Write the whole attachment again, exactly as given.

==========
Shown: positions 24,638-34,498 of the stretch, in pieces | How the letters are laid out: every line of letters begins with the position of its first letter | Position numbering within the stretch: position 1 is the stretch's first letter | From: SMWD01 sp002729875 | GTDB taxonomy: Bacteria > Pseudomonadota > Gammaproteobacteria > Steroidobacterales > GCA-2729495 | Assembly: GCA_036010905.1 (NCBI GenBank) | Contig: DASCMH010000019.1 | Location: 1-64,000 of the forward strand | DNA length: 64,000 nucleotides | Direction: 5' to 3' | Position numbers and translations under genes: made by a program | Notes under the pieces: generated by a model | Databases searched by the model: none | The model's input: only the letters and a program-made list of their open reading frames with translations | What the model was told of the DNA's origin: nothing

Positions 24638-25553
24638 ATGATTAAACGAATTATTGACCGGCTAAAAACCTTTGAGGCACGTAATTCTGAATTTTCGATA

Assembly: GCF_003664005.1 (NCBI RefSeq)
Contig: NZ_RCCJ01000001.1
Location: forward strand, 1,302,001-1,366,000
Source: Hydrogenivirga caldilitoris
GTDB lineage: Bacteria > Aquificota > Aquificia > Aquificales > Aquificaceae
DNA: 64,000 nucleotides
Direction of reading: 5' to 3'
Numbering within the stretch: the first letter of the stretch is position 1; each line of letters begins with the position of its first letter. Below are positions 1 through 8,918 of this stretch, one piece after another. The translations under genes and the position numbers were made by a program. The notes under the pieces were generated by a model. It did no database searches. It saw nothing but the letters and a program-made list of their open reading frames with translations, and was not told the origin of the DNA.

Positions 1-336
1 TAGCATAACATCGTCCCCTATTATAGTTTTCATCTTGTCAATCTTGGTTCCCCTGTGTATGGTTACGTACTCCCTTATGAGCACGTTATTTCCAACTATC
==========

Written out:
Shown: positions 24,638-34,498 of the stretch, in pieces | How the letters are laid out: every line of letters begins with the position of its first letter | Position numbering within the stretch: position 1 is the stretch's first letter | From: SMWD01 sp002729875 | GTDB taxonomy: Bacteria > Pseudomonadota > Gammaproteobacteria > Steroidobacterales > GCA-2729495 | Assembly: GCA_036010905.1 (NCBI GenBank) | Contig: DASCMH010000019.1 | Location: 1-64,000 of the forward strand | DNA length: 64,000 nucleotides | Direction: 5' to 3' | Position numbers and translations under genes: made by a program | Notes under the pieces: generated by a model | Databases searched by the model: none | The model's input: only the letters and a program-made list of their open reading frames with translations | What the model was told of the DNA's origin: nothing

Positions 24638-25553
24638 ATGATTAAACGAATTATTGACCGGCTAAAAACCTTTGAGGCACGTAATTCTGAATTTTCGATA

Assembly: GCF_003664005.1 (NCBI RefSeq)
Contig: NZ_RCCJ01000001.1
Location: forward strand, 1,302,001-1,366,000
Source: Hydrogenivirga caldilitoris
GTDB lineage: Bacteria > Aquificota > Aquificia > Aquificales > Aquificaceae
DNA: 64,000 nucleotides
Direction of reading: 5' to 3'
Numbering within the stretch: the first letter of the stretch is position 1; each line of letters begins with the position of its first letter. Below are positions 1 through 8,918 of this stretch, one piece after another. The translations under genes and the position numbers were made by a program. The notes under the pieces were generated by a model. It did no database searches. It saw nothing but the letters and a program-made list of their open reading frames with translations, and was not told the origin of the DNA.

Positions 1-336
1 TAGCATAACATCGTCCCCTATTATAGTTTTCATCTTGTCAATCTTGGTTCCCCTGTGTATGGTTACGTACTCCCTTATGAGCACGTTATTTCCAACTATC